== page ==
We met up at about three in the afternoon on Friday, later than we'd hoped but I'd been on night shift on Thursday night so time was short. Dave was waiting ready to go so once we'd assembled my boat and loaded up we wasted no further time in getting on the water.
As I paddled in I could see sand on the bottom but the beach appeared to be rocks and boulders which would make trolleying the canoes above the high water mark difficult. We landed for a look anyway and decided that if we joined forces to manhandle the canoes once empty of camping gear we should be able to manage.
After emptying the boats and following a little judicious rock gardening we got the canoes up the beach and could relax and begin to enjoy our surroundings. We were right below the castle in a spectacular setting.
Overnight the wind strengthened markedly from the north. Despite the flapping of my tarp I slept reasonably well being exhausted after having effectively missed a nights sleep following my night shifts. Dave wasn't so fortunate being disturbed by his tent flapping in the wind and having to get up and add extra pegs and guylines during the night. When I woke I put on a brew and made some porridge which I was able to eat in bed (the joys of bivying!) Once Dave had risen and had something to eat our thoughts turned to plans for the day, we had intended to sail across to Mull but it was an open and exposed crossing of around five miles and we could see there were plenty of white horses out in channel between Kerrera and Mull as a result of the strong wind. We decided to explore the castle instead before having some lunch then sail across in the afternoon if the wind had moderated enough.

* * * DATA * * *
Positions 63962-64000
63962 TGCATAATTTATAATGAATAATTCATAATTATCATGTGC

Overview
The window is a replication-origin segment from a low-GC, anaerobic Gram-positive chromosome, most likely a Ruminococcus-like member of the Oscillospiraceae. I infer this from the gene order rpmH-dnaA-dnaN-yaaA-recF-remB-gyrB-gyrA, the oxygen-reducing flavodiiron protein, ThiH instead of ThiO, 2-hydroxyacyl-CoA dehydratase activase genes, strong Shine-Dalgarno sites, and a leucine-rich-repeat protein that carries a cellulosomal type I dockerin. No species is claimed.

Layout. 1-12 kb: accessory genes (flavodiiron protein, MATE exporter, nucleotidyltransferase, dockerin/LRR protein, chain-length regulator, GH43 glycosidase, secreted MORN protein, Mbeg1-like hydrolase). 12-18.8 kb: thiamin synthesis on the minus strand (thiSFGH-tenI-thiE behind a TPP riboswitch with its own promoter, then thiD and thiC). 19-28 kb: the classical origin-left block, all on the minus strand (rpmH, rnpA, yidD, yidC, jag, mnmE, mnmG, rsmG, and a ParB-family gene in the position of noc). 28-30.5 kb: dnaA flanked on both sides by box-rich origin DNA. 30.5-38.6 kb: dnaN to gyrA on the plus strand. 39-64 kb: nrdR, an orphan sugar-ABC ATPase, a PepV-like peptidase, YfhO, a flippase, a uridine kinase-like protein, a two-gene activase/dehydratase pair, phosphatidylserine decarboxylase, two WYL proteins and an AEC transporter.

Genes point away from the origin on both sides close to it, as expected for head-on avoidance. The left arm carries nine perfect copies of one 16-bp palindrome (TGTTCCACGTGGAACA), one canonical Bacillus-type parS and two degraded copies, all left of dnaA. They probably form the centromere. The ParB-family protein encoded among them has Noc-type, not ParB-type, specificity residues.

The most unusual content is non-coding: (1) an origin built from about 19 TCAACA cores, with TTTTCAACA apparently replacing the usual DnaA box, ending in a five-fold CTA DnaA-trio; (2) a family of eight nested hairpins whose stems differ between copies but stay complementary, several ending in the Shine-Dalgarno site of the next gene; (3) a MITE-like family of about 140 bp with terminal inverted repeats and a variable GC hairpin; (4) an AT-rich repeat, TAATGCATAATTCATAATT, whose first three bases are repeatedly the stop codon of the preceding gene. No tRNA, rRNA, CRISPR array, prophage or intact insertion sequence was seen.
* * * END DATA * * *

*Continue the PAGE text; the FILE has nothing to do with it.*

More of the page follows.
Gylen Castle was built in 1582 by the Clan MacDougall. Gylen was only occupied for a relatively short period of time. The castle was besieged then burned by the Covenanters under General Leslie in 1647 during the Wars of the Three Kingdoms. In May 2006 a restoration of the castle was completed with a £300,000 grant by Historic Scotland and £200,000 raised by worldwide members of Clan MacDougall.
Very quickly the wind freshened and the waves got bigger with gusts of F5 and wind against tide conditions. It made for exciting sailing and I was very aware that it was a long way to the safety of Mull.
After dinner we collected all the driftwood that we could find on the beach, we had a fair pile and it was all very dry meaning we had a fantastic campfire to keep us warm.
Day three GPS and also the whole route on Google Earth.